Peter van Dalen, Member of the European Parliament for the ChristianUnion, The Netherlands
Seven score and 16 years ago in April General Beauregard bombarded Fort Sumter and forced Major Anderson to surrender. It was the very loud beginning of the Civil War. In that war an unprecedented number of Americans were killed and wounded, with nephews turning their bayonets against their uncles, and brothers aiming their muskets at each other.
It was not only a secession between the north and the south, or between the United and the Confederate States; it was a secession that cut straight through fellow Americans, friends and families.
The ghosts of the past have returned to America in recent years. The Civil War may not be geographical, nor is it a hot war, but is America facing a new Cold Civil War within its midst?
Growing anger against the federal government, the establishment, the banks, unemployment, globalisation and immigration have been tearing the country apart.
That hatred has manifested itself against both GOP and Democratic candidates, with both becoming arguably the most disliked candidates in US history. The balance was tipped towards Trump in what was probably as much a vote for him as a vote against Mrs Clinton and what she stood for.
The election may be over, but its consequences have come to the surface. Families are deeply divided, old friendships have fallen apart. Against this backdrop, renewed calls for secession from the Union have begun to grow, such as the CalExit campaign in California.
These deep divisions have a global echo. Few mainstream politicians are comfortable with this result. The mood here in Brussels swings from denial to resignation. European leaders are fearful of the USA leaving its old place in the international order, as a partner of Europe, and the global hegemony.
In many ways, new and old, the ghost of secession is back in town.
Ironically, the new President has perhaps the greatest opportunity of any USA President in recent history to slay these ghosts. Mr. Trump has seen working class and previously disaffected people place an enormous amount of faith in him and he should use that now to unite the country and build bridges globally. Donald Trump could become the USA’s Ghost Buster who eradicates the secessionist spectre.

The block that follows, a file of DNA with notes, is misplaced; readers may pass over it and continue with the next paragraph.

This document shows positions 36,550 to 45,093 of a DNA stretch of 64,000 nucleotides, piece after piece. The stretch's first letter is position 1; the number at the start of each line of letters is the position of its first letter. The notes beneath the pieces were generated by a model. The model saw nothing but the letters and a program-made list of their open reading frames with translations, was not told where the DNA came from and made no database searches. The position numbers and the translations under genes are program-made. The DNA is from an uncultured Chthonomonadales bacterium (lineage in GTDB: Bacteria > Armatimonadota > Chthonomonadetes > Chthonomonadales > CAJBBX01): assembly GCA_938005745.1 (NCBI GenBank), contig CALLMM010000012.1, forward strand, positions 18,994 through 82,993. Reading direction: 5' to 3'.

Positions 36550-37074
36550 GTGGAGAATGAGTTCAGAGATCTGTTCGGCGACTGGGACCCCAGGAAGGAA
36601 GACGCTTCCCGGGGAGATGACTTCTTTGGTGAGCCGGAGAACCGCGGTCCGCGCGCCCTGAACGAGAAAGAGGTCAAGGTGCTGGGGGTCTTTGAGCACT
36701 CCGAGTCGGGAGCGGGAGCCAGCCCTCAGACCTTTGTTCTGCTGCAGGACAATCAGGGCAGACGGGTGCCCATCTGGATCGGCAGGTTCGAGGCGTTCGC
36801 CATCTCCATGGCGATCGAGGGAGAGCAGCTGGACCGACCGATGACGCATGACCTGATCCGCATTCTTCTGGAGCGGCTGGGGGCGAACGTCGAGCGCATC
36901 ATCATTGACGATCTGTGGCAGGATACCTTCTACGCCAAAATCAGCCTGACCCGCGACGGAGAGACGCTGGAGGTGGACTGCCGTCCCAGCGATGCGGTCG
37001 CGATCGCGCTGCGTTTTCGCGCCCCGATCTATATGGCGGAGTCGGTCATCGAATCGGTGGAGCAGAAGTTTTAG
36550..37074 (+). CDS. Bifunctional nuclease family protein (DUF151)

Trump cannot unite with Colts or Gatlings, but with actions. He should show the ‘denialists’ that he respects Hillary Clinton. The new President can show them too that America is a land of passion by allowing some refugees to seek shelter in the USA, and he could sit with Muslim leaders and work with them to battle against Islamist extremists.
President Trump should help the dispossessed of globalisation by investing in infrastructure in Southern States and the rustbelt. In this respect the nomination of the new Transportation Secretary Mme. E. Chao looks promising: her infrastructure budget seems to be 1 trillion USD.
The new President must use the Church and other religious communities to bring forward an agenda of cooperation and values as an answer to greed and selfishness.
He should build an economy that develops in a more sustainable way so that everyone can benefit from growth. This will slay the ghost of division that continues to hang over the USA, by creating a society in which everyone has a place and purpose, and where they are willing to serve. Trump can bring forward a new nation conceived in liberty, and dedicated to the proposition that all men are created equal.
President Trump holds the unique possibility to finally slay those ghosts of secessionism that have haunted the US for over 150 years. Make America united again!